CALLED TO SOMETHING MORE: Os Guinness on finding life’s purpose

CALLED TO SOMETHING MORE: Os Guinness on finding life’s purpose

Are you a doctor, a lawyer, a mom or a dad? Are you an engineer or sales rep, a husband or wife or any of a list of a hundred other things? Or are you something more? Have you found and fulfilled the central purpose of your life?

The great mistake so many of us make is to imagine that only preachers and missionaries have a “calling” from God. Some of us go as far as entertaining the thought that maybe doctors and nurses and others in the health professions have it too. But mechanics and plumbers? Engineers and inventors? CEO’s and wait-staff? Calling? From God? You’re kidding right? Our jobs aren’t callings. We just pray, pay and play. We make it possible for others to pursue callings.

Not so says Os Guinness in his 2003 book, THE CALL: Finding and Fulfilling the Central Purpose of Your Life.

Calling is the truth, writes Guinness, “that God calls us to himself so decisively that everything we are, everything we do, and everything we have is invested with a special devotion and dynamism lived out as a response to his summons and service.” Calling is the ultimate “why” for human living. “Follow Me!” was not just a command for Peter, James, and John. It’s for all of us.

The book is arranged in twenty-six short chapters, each addressing an aspect of calling from finding our purpose in the way we are made—the talents, passions, and aptitudes inherent in our DNA—to determining our ethics and discovering our passion by living before an audience of One. But they aren’t dry and academic. Every chapter connects to real life by beginning with an interesting story—from Thermopylae to Studs Terkel—and ending with a devotional challenge to apply what’s been learned. It also includes a study guide at the end for group discussion.

Unlike some very popular books on purpose, THE CALL is not a rehash of worn out motivational ideas that flatter in order to deceive and fail to deliver over the long haul. Guinness covers the pitfalls of calling as well as the potential and reminds us that we are not the center of the story, Christ is. And calling is not something we achieve on our own. The timing and opportunities are of God’s making. He calls us to be what he alone knows we can be.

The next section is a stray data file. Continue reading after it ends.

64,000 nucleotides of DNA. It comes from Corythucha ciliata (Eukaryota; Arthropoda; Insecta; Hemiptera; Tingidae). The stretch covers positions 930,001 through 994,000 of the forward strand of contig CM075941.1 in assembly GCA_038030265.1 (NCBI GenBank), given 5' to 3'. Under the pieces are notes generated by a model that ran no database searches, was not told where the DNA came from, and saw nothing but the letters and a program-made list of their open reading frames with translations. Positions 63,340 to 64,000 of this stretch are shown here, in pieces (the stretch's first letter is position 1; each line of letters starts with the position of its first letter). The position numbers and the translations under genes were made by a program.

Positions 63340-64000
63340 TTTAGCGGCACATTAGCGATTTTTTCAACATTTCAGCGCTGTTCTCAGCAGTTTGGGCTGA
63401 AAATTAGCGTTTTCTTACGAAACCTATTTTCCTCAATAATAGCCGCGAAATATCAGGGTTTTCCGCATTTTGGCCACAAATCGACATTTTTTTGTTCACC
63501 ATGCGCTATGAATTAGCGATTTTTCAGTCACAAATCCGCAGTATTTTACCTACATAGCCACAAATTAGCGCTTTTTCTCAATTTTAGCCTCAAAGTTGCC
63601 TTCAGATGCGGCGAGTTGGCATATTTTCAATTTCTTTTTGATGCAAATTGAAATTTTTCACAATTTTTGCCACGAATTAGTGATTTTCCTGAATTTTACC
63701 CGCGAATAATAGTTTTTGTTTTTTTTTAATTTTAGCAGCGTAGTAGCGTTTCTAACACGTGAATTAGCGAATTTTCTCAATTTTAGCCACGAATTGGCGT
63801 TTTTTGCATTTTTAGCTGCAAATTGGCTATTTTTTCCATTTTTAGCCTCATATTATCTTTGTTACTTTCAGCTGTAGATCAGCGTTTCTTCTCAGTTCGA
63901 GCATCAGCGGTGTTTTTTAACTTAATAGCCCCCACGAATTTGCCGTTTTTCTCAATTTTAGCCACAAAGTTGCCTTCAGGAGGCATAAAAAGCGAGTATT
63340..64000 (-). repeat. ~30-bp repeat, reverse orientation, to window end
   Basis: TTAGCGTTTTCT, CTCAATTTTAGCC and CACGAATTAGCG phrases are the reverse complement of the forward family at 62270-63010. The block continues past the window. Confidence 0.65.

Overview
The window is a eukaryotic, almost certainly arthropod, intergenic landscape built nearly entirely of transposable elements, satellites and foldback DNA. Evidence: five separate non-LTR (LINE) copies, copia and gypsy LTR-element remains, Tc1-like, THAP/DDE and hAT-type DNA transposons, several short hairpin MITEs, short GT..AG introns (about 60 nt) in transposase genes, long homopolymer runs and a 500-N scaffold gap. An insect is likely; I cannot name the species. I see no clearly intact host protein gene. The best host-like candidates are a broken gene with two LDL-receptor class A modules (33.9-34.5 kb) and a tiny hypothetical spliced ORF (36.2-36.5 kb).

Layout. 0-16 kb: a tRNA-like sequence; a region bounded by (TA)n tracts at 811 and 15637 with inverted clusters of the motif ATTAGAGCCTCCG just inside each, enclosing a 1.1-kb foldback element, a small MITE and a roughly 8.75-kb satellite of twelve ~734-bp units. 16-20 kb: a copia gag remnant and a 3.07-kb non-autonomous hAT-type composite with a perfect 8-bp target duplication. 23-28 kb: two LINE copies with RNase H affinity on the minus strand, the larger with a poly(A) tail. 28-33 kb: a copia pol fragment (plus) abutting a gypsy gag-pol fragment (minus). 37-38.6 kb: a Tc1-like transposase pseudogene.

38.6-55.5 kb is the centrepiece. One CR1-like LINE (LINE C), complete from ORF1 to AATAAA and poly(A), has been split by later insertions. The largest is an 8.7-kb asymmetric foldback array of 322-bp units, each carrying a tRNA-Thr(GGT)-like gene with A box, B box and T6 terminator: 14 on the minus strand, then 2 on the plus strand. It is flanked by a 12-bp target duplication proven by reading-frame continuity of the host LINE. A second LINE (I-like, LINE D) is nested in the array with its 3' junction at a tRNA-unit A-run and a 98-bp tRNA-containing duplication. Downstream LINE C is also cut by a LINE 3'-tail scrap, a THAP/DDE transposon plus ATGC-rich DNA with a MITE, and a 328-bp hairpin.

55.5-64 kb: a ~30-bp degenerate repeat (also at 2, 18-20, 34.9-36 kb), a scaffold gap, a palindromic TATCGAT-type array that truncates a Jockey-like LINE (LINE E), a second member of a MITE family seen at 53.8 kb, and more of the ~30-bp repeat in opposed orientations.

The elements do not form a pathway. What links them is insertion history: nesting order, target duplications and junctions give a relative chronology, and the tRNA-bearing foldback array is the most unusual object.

As book reviews go, I realize I’m behind the curve by reporting on a book released 15 years ago. But, if you are like me and find the world is a more challenging place than a simple page or two of soft devotional thoughts will cover each morning, pick it up. It moved me, so I think it will move you.

With that in mind I’ll leave you with one of Guinness’s chapter ending devotional challenges:

Do you have a reason for being, a focused sense of purpose in your life? Or is your life the product of shifting resolutions and the myriad pulls of forces outside yourself? Do you want to go beyond success to significance? Have you come to realize that self-reliance always falls short and that world-denying solutions provide no answer in the end? Listen to Jesus of Nazareth; answer his call.

GROWING UP IN GOD’S UNIVERSITY

The interview was disturbing. The young woman I was counseling was in deep-dish trouble. Her relationships were dysfunctional, she was up to her armpits in debt, and most of her decisions were based on a daily reading of her horoscope.

But the most troubling thing is that she had grown up attending church. She was supposed to know how to manage life. But she didn’t. Her spiritual journey included a lot of lessons to help her feel good, but very few to help her live as a true follower of Christ. I should not have been surprised.

In 2005, University of North Carolina sociologist Christian Smith and colleague Melinda Lundquist Denton published The Religious and Spiritual Lives of American Teenagers, revealing that most teens adhered to a pseudo-religion Smith dubbed MTD, Moralistic Therapeutic Deism. Its tenets:

  • There is a God who created everything and watches over us.
  • That God wants people to be good as defined by most world religions.